Nisei Soldier Experience Exhibit at the National Museum of the U.S. Army
FORT BELVOIR, Va., Sept. 3, 2021 /PRNewswire/ -- Invited by the National Veterans Network to view the recently unveiled Nisei Soldier Experience exhibit at the National Museum of the U.S. Army at Fort Belvoir, VA, Japanese American WWII Nisei veterans Colonel (ret) Charles Moriyama, 96, of Honolulu, and Ralph Matsumoto, 100, of Paramount, Calif., traveled across the United States to visit the Museum and the historic exhibit. Although they had never met, they shared service to the United States as linguists in the U.S. Army's Military Intelligence Service during WWII.
The Nisei Soldier Experience exhibit is the National Museum of the U.S. Army's first special exhibit that showcases an unprecedented collection of Japanese American artifacts that capture the rarely told story of the Japanese American Nisei Soldier during World War II. The exhibit highlights their struggles both at home and abroad, their courageous acts on the battlefield and their long-awaited recognition culminating in the Congressional Gold Medal awarded in 2011.
The importance of their service and the significance of the WWII veteran's visit the Museum was highlighted by multiple visits with high-level United States government officials.
General Erik K. Shinseki (Retired) introduced General Paul M. Nakasone, Commander, U.S. Cyber Command, Director, National Security Agency/Chief, Central Security Services, for keynote remarks. Gen. Nakasone discussed his father's service in WWII as a veteran who also joined the Military Intelligence Service. Col. Edwin "Bud" Nakasone was born on April 29, 1927, near Wahiawa, Oahu, one of 10 children born to Issei parents. He was 14 years old when Pearl Harbor was attacked and recalls seeing Japanese planes flying overhead on their way to Wheeler Field, a U.S. Army airfield.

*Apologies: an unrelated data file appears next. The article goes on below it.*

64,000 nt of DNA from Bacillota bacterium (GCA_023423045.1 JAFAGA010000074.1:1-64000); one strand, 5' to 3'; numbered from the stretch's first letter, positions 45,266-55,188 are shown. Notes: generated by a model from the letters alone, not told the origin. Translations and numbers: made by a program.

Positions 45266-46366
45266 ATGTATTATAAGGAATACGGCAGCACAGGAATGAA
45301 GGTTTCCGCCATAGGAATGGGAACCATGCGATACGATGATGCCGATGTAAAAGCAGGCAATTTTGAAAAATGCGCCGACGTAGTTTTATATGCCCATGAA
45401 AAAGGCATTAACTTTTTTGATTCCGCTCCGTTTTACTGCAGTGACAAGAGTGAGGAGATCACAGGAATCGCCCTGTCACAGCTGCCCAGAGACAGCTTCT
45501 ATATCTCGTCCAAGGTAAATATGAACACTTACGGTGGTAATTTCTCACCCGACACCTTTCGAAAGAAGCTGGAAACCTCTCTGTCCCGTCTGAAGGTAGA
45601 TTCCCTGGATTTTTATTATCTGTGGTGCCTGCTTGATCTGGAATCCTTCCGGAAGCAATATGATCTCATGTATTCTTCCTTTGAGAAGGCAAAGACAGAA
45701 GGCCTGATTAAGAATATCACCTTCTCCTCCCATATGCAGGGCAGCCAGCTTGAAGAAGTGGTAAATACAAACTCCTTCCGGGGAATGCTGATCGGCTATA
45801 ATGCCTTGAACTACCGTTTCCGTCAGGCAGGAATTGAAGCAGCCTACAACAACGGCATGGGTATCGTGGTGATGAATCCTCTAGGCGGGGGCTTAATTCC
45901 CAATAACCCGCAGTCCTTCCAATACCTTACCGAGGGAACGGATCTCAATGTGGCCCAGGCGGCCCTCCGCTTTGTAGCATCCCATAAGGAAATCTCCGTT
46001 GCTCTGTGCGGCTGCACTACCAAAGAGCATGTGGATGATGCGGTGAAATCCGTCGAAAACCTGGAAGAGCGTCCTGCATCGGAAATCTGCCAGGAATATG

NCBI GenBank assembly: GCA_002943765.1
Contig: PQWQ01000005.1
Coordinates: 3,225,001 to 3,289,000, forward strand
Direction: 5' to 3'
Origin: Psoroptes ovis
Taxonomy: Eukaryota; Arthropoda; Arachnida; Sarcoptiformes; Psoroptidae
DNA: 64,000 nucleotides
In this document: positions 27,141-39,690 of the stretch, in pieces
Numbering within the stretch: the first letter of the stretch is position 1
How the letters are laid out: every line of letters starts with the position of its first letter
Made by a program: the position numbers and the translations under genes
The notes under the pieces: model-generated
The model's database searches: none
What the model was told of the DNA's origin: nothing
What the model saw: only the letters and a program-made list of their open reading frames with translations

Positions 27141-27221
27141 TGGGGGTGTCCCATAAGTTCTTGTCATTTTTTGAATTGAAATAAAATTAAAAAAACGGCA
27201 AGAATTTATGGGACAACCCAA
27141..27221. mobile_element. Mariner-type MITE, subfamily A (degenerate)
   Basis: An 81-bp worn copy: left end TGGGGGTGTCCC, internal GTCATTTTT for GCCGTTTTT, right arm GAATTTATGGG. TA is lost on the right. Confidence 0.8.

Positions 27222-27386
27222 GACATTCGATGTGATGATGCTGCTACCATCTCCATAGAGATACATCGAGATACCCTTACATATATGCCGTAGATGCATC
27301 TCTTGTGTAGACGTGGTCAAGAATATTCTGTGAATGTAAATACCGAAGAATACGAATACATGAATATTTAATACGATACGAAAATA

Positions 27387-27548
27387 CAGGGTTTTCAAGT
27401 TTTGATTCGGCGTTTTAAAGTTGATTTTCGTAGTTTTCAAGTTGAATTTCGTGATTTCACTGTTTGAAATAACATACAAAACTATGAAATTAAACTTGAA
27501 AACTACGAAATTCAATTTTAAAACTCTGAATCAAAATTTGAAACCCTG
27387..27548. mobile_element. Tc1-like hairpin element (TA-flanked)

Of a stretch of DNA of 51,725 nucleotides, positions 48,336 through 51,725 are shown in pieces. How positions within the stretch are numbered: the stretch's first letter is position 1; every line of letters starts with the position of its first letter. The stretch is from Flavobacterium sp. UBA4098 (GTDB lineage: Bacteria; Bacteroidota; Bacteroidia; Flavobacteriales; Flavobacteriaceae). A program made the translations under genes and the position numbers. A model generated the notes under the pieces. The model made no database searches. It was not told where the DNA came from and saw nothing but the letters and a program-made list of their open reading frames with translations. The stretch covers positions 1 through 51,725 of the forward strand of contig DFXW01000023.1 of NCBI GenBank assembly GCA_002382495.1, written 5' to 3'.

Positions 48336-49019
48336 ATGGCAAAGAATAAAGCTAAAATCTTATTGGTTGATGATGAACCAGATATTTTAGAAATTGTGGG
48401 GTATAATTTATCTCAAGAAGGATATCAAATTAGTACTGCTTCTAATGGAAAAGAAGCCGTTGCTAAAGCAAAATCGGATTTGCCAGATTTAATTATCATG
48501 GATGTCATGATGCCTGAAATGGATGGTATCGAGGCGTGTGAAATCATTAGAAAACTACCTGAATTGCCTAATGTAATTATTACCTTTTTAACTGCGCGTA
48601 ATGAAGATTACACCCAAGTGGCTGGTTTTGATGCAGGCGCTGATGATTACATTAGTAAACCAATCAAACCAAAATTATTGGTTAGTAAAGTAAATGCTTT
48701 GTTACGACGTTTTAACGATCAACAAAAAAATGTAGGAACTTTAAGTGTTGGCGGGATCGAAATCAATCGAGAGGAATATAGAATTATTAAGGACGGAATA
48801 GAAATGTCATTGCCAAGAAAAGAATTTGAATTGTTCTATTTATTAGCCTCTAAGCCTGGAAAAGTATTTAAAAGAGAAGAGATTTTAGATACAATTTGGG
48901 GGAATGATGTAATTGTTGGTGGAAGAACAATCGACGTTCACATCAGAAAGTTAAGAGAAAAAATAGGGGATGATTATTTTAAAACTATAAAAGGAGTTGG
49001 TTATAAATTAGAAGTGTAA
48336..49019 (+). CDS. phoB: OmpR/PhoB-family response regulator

Drafted in 1945, Nakasone went on to serve in Military Intelligence Service. Nakasone was assigned as part of the U.S. Army military forces in the occupation of Japan and the 168th Language Detachment, 1st Cavalry Division where he assigned people to translation projects in the War Crimes Trials and HQ's daily translations. Discharged in 1948, Nakasone went on to teach history at White Bear Lake High School, MN, and Century College, White Bear Lake, MN until his retirement in 2000. Nakasone remained active in the Army Reserves and retired as a Colonel in April 1987 after nearly 42 years of service.
"The contributions of the Nisei Soldiers during WWII amplified the value and strength that inclusion and diversity, coupled with a strong sense of service can bring to our Nation," Gen. Nakasone said. "They paved the way for future generations of Japanese Americans, myself included."
Erika Moritsugu, deputy assistant to 47th President of the United States, President Joseph Biden, shared her personal connection having two uncles who served during WWII and received Medals of Honor.
"The new exhibit at the National Museum of the U.S. Army and the longstanding work of the National Veterans Network underscore how critical it is to honor and remember the Nisei Soldiers during World War II for their distinguished service fighting for our country," said Erika Moritsugu, deputy assistant to 47th President of the United States, President Joseph Biden. "We will never forget their allegiance and their gallantry. It is part of our legacy and inspiration and a critical part of our American history."
Just the day prior, the Army Chief of Staff, General James C. McConville joined a social reception at the National Museum of the U.S. Army to meet with the two WWII Veterans and Medal of Honor families.
Gen. James McConville, 40th Chief of Staff of the Army visited with the veterans and families and told them, "Our Soldiers today stand on your shoulders and strive every day to live up to the legacy you left us."